How to perform contact tracing with visitor management systems
District leaders can use their preexisting visitor management system solutions for school contact tracing in addition to their intended use, which includes checking visitor backgrounds for criminal offenses and creating detailed records of all approved visitors.
While some systems can now receive software upgrades specifically for contact tracing, not all solutions have this option, but many models feature reporting functions that school officials can access and pull together manually to keep everyone in their buildings safer even if the process takes longer.
“Prior to shutdowns, a school in Johnson City, Tennessee, became aware of a COVID case and used their visitor management system to perform school contact tracing,” says Jim Vesterman, chief executive officer at Raptor Technologies, a provider of school safety software and sign-in systems for visitor management. “They went back into their visitor logs and found out when this person entered and left the building, who else was in the building at the time and what their destination was.”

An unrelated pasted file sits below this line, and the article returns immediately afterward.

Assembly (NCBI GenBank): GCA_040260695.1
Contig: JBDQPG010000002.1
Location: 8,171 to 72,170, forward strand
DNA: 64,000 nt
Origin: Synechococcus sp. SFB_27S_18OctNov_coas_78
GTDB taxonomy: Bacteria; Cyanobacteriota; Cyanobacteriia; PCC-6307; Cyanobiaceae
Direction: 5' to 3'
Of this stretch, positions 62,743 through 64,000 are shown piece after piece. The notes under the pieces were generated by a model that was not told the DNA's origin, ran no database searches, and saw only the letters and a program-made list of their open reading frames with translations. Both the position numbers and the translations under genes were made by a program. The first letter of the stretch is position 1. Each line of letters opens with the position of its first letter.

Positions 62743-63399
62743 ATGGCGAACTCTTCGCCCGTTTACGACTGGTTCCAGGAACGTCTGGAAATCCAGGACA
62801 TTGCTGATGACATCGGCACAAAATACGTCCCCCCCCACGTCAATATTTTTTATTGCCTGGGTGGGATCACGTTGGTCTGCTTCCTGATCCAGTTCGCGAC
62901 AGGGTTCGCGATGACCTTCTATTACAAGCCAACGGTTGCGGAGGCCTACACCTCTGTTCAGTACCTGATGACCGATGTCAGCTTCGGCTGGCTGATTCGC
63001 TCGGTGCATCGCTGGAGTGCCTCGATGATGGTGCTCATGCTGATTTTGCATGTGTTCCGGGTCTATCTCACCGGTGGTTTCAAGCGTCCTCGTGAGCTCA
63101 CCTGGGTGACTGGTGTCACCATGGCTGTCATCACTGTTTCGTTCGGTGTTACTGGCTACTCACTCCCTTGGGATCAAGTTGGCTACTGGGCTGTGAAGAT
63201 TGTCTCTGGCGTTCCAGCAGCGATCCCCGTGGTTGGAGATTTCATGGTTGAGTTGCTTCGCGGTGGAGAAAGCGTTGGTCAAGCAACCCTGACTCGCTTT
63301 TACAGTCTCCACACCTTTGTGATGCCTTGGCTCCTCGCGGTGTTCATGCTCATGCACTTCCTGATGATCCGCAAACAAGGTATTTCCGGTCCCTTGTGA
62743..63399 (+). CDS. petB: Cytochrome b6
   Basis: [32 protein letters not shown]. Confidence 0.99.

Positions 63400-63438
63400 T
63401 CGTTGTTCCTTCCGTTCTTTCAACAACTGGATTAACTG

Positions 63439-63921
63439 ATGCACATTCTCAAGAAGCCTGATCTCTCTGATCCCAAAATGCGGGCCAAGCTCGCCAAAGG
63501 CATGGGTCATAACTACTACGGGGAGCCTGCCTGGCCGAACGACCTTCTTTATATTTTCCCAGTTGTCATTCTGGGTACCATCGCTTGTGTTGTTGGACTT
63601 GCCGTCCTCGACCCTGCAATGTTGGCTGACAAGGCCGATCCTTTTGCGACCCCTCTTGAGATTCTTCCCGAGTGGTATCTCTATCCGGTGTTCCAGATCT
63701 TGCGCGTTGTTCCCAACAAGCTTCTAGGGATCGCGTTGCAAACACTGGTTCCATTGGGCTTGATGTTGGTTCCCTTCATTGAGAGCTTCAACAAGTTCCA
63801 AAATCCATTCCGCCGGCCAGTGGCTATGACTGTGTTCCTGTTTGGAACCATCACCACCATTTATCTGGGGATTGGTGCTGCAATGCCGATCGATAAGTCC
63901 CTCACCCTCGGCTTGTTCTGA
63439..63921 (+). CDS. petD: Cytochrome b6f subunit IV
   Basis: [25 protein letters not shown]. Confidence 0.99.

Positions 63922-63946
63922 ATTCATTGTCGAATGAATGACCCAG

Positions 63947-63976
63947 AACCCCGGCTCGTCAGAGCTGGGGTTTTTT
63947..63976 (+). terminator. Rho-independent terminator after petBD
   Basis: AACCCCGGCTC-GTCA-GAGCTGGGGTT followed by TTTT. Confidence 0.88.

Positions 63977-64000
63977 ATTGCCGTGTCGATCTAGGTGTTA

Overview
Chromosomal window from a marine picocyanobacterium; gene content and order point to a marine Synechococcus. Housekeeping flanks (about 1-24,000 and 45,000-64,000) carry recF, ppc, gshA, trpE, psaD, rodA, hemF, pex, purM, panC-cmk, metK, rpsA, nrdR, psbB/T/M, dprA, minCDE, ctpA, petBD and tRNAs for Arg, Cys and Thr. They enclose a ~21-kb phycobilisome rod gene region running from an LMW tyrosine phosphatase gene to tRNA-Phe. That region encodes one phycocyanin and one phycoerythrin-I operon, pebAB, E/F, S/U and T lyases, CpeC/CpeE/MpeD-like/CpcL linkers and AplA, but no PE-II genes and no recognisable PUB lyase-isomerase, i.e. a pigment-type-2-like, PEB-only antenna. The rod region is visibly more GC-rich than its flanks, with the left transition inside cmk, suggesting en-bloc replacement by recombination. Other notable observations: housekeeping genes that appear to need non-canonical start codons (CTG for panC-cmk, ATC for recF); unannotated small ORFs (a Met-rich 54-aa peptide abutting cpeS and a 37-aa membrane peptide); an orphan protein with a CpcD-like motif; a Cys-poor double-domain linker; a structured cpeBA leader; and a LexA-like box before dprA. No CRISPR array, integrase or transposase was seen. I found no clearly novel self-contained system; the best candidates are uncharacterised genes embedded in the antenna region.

Creating contactless solutions
Schools can also make their visitor management systems contactless by reconfiguring the system setup and overall layout at check-in. “Usually visitors have handed their IDs at check in to a school employee behind the main desk who runs the ID through a scanner, which is a standard piece of equipment on visitor management systems,” says Paul Timm, a board-certified Physical Security Professional, a credential provided by ASIS International, a professional organization for security professionals. “Schools should put that scanner in front of the desk instead of behind the desk so that the visitor can place it in themselves.”
Likewise, if an ID is printed for the visitor, visitors should create the ID badge themselves rather than the check-in employee. The device that prints out ID information should therefore be located in front of the desk.
“We advocate leaving the backing on the ID’s sticker and sliding it in a holder that hangs on a sanitized colored breakaway lanyard,” says Timm who is also president of FEA (formerly RETA Security), a firm that provides school security consulting services.
K-12 leaders can alert visitors of this new procedure by hanging posters outside school buildings at the entranceway and alert families on parent notification systems. “As a parent, I would be really glad to know what procedures are going to look like instead of being surprised when I get there,” says Timm, a nationally acclaimed expert in school security.
He continues, “We have to pay attention more than we used to and there are tools that allow us to do this.”
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